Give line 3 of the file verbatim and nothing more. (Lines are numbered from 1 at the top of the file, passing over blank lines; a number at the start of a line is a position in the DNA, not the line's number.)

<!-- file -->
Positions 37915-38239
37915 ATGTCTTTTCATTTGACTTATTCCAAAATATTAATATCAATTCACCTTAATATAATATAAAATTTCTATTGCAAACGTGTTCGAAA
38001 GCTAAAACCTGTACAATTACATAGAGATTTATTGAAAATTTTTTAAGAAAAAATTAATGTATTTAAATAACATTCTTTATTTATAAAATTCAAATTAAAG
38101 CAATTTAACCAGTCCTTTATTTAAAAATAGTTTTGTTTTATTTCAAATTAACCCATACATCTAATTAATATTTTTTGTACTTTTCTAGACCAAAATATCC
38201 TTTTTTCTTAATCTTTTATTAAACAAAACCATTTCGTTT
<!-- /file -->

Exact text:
38001 GCTAAAACCTGTACAATTACATAGAGATTTATTGAAAATTTTTTAAGAAAAAATTAATGTATTTAAATAACATTCTTTATTTATAAAATTCAAATTAAAG